The specification was divided into three “work packages” – building and development site data; heat network routing and design; and capital costs. Last week, SDEN director MacIntyre identified these very same work areas as the targets for using the new £310,000 grant.
The AECOM report has never been published. It has been referred to loosely in SDEN’s business plans.
Previously, AECOM produced another related report for Sutton Council, the Sutton Town Centre Energy Masterplan. This report, costing another £75,000 of public money in 2018, highlighted SDEN as the key to low carbon energy in Sutton town centre and at the proposed London Cancer Hub at Belmont.
However, that report has never been published nor even identified in the paperwork going to council committees. In the tender documents for the second AECOM report, the specification says that the winning bidder will have a copy of the report made available, implying it is a restricted document. When Merton and Kingston councils undertook similar works funded by the GLA, their reports were made public.
SDEN board minutes show that Woodward was heavily involved in a project that recommended that SDEN should be central to the council’s future heating needs in the town centre.
At last week’s shareholdings board meeting, Conservatives Crowley and Neil Garratt threw many questions at council officials.
Where had all the money, nearly £1million on consultants, been spent, asked Crowley.
Where were the reports?
The committee chair, LibDem councillor Sunita Gordon, refused to allow these important questions to be answered.
MacIntyre admitted that the cost of building any heat network link to Sutton town centre – stated to be up to £35million at this meeting; Simon Woodward told the same shareholdings board as recently as March this year that it would cost only £15million – would have to be subsidised by government grants.
MacIntyre also admitted that Woodward Energy Consulting would be engaged on the financial modelling of the Phase 2 works. He claimed that as Woodward Energy Consulting did not run SDEN, their work was only “advisory”, as consultants.
But documentary evidence obtained by Inside Sutton show that until MacIntyre was appointed in May this year, Woodward had, through his company, effectively run SDEN as a shadow director. This is clear from the GLA job specification.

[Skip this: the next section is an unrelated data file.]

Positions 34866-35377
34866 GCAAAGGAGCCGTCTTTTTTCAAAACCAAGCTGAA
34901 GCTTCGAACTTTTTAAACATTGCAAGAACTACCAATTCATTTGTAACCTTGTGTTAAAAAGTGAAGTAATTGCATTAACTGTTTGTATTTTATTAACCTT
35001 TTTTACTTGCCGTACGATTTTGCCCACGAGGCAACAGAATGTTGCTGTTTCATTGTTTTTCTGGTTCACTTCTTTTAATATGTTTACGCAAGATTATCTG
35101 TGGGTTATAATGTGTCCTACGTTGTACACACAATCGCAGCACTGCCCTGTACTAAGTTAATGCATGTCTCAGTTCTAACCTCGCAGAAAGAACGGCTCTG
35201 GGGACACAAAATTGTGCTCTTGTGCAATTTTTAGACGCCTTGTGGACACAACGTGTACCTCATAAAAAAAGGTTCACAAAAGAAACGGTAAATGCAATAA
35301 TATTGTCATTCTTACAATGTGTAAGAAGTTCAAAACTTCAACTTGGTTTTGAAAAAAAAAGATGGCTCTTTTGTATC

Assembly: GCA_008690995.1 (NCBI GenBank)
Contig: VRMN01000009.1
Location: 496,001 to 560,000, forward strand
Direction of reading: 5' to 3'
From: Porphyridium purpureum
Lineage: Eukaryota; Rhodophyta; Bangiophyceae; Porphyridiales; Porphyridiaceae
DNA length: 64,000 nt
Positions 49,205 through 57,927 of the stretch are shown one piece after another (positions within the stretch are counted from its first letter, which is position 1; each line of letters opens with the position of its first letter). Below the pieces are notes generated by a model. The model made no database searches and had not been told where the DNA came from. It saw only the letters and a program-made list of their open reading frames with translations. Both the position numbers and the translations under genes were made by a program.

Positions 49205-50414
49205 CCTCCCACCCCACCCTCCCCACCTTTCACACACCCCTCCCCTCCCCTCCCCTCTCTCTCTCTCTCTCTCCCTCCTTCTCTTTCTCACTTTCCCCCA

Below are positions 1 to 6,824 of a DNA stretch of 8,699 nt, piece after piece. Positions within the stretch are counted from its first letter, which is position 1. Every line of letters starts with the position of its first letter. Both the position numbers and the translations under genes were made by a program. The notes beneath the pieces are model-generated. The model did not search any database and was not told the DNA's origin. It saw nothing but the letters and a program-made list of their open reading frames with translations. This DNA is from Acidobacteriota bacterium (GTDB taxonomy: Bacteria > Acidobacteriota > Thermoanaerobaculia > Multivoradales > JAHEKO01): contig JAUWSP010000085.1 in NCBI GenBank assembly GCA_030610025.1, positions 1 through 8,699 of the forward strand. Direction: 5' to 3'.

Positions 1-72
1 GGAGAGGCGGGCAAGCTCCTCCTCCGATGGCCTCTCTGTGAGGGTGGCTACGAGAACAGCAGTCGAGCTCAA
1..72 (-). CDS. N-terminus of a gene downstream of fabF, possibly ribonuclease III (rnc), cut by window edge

“This seems like double-dipping, applying for funds to effectively repeat work that has already been completed,” Crowley told Inside Sutton.
“I’ll be asking the government department, BEIS, to investigate whether the grant application made clear that much of the work had already been done. If the council claims the work done was insufficient, then you have to question the quality of the commissioning, specification and oversight of the work.
“It makes me question what exactly the £310,000 will be used for, and I’ll be demanding transparency from the council on how that money is spent.”
“Calamity” Jayne McCoy, the deputy leader of Sutton LibDems who has so far been relatively untouched by the SDEN debacle that has happened on her watch, said, “We have actually delivered this, it is in place, it is up and running, it is working.
“Why wouldn’t you want to re-employ consultants that have done good work?”
On figures publicly available, Woodward Energy Consultancy Ltd has received at least £377,000 in respect of work for SDEN and Sutton Council.
Referring to Woodward and his lucrative consultancy company, McCoy said, “What is it exactly you think he hasn’t got right?”
Perhaps McCoy had forgotten to read the CIPFA report.
“Yes, the financial modelling was simplistic, but this project has delivered,” McCoy said, contradicting every claim she had ever made about the financial model for SDEN being water-tight, notwithstanding that what SDEN has “delivered” is an unreliable monopoly heating supplier and a near-£400,000 loss.
McCoy then insisted that the CIPFA report said a previous report into SDEN’s financial operations, by KPMG, which she and the LibDem council had tried to keep secret, focused too narrowly on financial impacts, rather than the wider benefits of the scheme.
“Where does it say that?” Crowley asked.
“I haven’t got the report with me,” said McCoy.
“Here you are,” said Crowley, handing McCoy a copy of the report.
McCoy then spent the next 10 minutes of the meeting turning the pages of the CIPFA report, which she had helped to commission, desperately trying to find something that wasn’t there.
Read more: Heat network’s plan depends on 75 homes that don’t exist
Read more: Opposition renews call for full-scale fraud probe into SDEN
Read more: Sutton heat network director quits as fraud inquiry begins